Date of Degree
There is a strong movement to evaluate teachers on the basis of students’ performance. To compare teachers fairly, as each may have a mixture of students with different abilities in a given subject area, one should account for variables reflective of students’ subject knowledge and background when entering a course. Most methods of control consist of highly sophisticated statistical models mostly difficult to explain to educators who are being evaluated using such methods. This research presents two value-added methods that could be replicated by using in-house resources and standardized student assessment data which are either continuous or ordinal. One method is simpler to implement if one’s goal is to evaluate teachers’ performance based on students’ assessments scores reported as ordinal measures. The second method is similar to a more typical value-added approach and uses hierarchical linear structures to determine a classification of teachers’ performance based on their students’ assessment scores reported as continuous measures. Teachers’ “value-added” in a given academic year is typically calculated using students’ longitudinal New York State assessment data, reported in both ordinal and continuous forms. Comparison of results obtained from both methods, along with their interpretations, are used to examine trade-offs between accuracy of methods and their ease of use and transparency. The code used is included for practitioners who may wish to replicate this value-added methodology. Suggestions related to educational policy and feasibility of implementation of methods are also discussed.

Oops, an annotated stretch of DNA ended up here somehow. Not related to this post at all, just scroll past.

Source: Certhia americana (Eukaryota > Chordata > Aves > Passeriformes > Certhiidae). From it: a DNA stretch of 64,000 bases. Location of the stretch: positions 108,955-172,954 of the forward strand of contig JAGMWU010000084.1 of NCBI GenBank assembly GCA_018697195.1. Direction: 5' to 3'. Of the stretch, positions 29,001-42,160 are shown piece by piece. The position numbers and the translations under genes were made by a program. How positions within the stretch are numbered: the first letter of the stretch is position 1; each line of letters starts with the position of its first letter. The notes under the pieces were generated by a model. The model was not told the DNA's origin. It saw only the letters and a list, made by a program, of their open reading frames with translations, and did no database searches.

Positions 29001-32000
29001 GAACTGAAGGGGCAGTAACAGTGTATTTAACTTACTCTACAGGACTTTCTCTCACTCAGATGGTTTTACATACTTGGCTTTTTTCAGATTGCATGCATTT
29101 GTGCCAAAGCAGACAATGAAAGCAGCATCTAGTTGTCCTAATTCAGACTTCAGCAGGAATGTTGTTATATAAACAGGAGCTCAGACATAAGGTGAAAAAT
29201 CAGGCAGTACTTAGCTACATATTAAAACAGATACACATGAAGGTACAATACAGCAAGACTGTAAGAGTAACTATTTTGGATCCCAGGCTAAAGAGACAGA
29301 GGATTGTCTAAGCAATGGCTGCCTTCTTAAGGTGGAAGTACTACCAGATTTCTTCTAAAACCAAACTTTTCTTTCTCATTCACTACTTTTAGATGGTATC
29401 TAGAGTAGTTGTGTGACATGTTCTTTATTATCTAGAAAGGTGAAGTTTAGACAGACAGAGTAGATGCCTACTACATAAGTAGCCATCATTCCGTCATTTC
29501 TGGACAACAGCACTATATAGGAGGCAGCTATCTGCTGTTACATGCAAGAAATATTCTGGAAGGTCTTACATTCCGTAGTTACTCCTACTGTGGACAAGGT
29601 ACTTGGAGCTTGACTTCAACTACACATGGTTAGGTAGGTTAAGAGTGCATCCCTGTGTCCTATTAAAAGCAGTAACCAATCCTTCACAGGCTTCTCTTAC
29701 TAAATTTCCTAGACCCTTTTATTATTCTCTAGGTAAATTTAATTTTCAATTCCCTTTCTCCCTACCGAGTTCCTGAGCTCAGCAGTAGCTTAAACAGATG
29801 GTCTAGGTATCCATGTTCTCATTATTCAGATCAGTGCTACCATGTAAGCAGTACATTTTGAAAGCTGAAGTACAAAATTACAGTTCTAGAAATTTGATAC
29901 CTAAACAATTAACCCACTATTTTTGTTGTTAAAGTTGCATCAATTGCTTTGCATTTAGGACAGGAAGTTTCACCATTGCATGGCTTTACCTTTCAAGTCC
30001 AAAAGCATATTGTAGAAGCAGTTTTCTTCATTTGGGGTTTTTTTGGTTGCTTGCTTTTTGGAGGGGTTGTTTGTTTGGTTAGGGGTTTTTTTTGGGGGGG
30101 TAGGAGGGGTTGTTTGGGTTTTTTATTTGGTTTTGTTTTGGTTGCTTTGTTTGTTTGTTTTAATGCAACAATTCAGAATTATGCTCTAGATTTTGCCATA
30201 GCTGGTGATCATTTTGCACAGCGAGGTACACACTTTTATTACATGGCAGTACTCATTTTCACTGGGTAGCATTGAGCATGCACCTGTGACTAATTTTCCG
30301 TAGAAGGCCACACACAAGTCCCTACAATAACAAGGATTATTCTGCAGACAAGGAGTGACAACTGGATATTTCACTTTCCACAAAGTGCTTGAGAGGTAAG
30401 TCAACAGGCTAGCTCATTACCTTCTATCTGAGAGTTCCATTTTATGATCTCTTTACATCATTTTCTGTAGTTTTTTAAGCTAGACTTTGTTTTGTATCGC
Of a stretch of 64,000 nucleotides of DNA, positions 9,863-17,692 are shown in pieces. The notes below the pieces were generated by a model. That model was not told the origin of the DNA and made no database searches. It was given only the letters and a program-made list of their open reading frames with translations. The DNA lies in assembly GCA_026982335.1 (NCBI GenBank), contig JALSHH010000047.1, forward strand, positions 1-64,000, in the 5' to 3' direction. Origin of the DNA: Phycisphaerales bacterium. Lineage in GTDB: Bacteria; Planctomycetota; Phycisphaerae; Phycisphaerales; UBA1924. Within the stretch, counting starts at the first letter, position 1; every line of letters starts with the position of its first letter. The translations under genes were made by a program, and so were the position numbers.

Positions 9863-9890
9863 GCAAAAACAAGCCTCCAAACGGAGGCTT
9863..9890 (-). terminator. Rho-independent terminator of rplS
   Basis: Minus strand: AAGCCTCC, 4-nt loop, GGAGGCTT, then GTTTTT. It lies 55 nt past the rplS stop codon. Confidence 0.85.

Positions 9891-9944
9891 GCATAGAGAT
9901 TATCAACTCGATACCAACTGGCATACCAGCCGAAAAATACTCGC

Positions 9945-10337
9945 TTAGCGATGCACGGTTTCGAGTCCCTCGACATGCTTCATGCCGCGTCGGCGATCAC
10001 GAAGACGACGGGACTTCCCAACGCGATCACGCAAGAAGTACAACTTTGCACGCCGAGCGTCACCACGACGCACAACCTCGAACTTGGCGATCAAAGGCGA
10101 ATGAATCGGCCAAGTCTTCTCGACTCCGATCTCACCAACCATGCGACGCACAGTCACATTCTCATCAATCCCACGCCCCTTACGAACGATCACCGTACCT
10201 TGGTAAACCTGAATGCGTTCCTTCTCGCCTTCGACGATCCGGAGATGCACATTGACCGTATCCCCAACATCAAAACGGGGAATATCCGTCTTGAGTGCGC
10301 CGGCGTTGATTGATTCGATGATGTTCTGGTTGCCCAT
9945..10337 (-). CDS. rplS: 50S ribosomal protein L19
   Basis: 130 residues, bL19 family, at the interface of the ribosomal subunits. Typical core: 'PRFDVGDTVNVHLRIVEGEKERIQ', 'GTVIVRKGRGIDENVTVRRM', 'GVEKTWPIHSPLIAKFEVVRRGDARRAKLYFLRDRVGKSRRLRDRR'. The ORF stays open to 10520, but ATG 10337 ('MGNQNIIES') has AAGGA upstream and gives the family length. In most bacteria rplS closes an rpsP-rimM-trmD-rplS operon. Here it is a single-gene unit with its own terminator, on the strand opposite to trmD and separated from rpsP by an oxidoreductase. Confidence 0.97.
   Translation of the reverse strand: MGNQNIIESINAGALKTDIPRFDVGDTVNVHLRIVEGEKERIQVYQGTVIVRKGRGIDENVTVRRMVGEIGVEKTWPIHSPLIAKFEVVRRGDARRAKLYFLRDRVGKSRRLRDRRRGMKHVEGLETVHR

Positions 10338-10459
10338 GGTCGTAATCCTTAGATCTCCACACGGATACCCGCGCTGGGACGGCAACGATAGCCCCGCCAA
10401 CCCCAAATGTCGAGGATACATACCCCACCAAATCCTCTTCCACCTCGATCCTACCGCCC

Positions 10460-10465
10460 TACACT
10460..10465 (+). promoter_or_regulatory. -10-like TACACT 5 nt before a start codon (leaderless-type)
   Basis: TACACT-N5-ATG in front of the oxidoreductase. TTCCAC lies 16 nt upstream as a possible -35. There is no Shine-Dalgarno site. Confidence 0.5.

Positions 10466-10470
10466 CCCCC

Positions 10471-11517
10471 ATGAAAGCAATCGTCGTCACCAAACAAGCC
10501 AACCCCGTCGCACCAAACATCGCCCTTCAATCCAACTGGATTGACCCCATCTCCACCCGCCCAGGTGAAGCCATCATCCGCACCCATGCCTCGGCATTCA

Ristea, Mariana, "How Much Value is Added by Value Added Models? An Analysis of Teachers’ Performance Over Time Using New York State Assessment Data" (2014). CUNY Academic Works.